What do you get when you have four British boys, a couple oceanic guitars, whirling drums, a shimmering synth, some lyrical genius, and impeccable musical talent; toss in some boyish young love, raw emotions, and quavering vocals – then stir it all together with UK’s one-and-only Jim Abbiss (the magical producer who brought you The Arctic Monkey’s album, “Whatever People Say I Am, That’s What I’m Not”)… AND PRESTO! You get quite the mix.
The Bombay Bicycle Club released their astonishing album I have the Blues But I Shook Them Loose on July 6, 2009, and it reveals to be quite a clever and ambitious debut. Although their fame has thus far been limited to the UK, the BBC‘s is potential is infinite. The album plays as smoothly as one could hope – seamless from one tune to the next. The intensity is continuous from the first strum on the guitar to the last hit of the drum. Comparable to that of the Maccabees, Bloc Party, Broken Social Scene, and Bon Iver, with soaring sounds similar to that of M83, rueful guitars, and an Appalachian folky feel.
Bombay Bicycle Club are an Indie Rock band from Crouch End, London composed of Jack Steadman (lead vocals), Jamie MacColl (lead guitar), Ed Nash (bass guitar and keyboards) and Suren de Saram (drums). Having formed the band while they were at school and now seem to be stuck with the odd band name, which originated from a chain of Indian restaurants in the motherland. “That’s what happens when you start young – then it just sticks. We are just trapped.” Steadman explains (via NME.com)
Having been first introduced to the band when they were still releasing their first EP titled, The Boy I Used to Be in February 2007, I became a bigger fan with the release of their second EP How We Are in October 2007. It was refreshing to see the growth and development of the artists. Lyrically, the BBC has always been rather impressive. Musically, it isn’t difficult to recognize their earlier works compared to the latter. New words and sounds creating a certain depth and meaning that is only achievable through life experience. They just grow up so quickly, don’t they?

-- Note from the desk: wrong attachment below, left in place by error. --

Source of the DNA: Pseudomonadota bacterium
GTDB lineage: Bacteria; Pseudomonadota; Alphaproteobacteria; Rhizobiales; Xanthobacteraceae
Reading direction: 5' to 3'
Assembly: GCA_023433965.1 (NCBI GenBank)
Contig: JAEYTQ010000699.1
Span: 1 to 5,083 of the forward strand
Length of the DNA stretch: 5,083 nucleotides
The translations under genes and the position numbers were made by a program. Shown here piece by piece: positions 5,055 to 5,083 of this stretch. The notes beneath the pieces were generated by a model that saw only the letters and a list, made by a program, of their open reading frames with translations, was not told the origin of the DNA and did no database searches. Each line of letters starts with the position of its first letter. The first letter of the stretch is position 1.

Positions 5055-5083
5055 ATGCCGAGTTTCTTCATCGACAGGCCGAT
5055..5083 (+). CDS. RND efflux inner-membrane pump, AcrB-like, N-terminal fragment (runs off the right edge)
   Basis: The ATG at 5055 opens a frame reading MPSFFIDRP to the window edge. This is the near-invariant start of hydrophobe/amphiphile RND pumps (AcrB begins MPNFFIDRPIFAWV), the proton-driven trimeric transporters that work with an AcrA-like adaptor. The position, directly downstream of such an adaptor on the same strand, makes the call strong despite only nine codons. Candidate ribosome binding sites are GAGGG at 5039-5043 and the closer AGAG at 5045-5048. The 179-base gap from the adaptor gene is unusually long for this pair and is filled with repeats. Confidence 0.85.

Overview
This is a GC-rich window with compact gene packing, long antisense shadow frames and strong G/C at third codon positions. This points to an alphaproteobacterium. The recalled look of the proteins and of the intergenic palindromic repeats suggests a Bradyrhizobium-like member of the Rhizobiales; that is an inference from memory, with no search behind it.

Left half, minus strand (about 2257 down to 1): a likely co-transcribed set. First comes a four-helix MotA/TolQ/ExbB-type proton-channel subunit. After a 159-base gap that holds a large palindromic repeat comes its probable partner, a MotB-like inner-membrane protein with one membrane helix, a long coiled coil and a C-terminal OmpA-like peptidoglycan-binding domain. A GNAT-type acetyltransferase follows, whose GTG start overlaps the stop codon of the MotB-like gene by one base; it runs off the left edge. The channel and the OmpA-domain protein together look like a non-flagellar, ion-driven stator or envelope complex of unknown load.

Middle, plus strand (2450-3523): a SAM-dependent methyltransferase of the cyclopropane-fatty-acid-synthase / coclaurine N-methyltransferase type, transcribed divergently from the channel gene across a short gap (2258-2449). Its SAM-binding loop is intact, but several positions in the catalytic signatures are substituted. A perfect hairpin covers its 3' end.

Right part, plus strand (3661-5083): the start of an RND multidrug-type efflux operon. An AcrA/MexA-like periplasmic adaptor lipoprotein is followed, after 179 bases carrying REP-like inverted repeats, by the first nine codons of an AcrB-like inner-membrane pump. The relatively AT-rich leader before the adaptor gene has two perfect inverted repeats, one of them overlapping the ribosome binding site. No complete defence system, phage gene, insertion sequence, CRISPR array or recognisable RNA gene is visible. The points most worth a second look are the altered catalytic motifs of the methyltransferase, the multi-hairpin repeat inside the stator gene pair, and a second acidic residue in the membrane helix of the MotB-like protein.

From the timeless, playful songs – “Always Like This”, “Open House”, “Sixteen” and “The Hill” to more recent tunes offering more dimension, such as “Magnet”, “What If”, “Dust on the Ground” and “The Giantess” – any listener (especially if you’re out of high school) is reminded of the endearing days full of youthful romance, and the revival of teenage angst. There is something beautifully innocent about The Bombay Bicycle Club, and Indie Rock is lucky to have them!
Like a secret you’d only share with your best friend, The Bombay Bicycle Club was one of those bands I almost wanted to keep to myself to enjoy, with the fear that everyone would suddenly start listening to them and I’d just be another CRAZED fan…however, it is the season of giving and that would just be selfish of me, wouldn’t it?
Verdict: They have all the ingredients to become the next big thing out of London…
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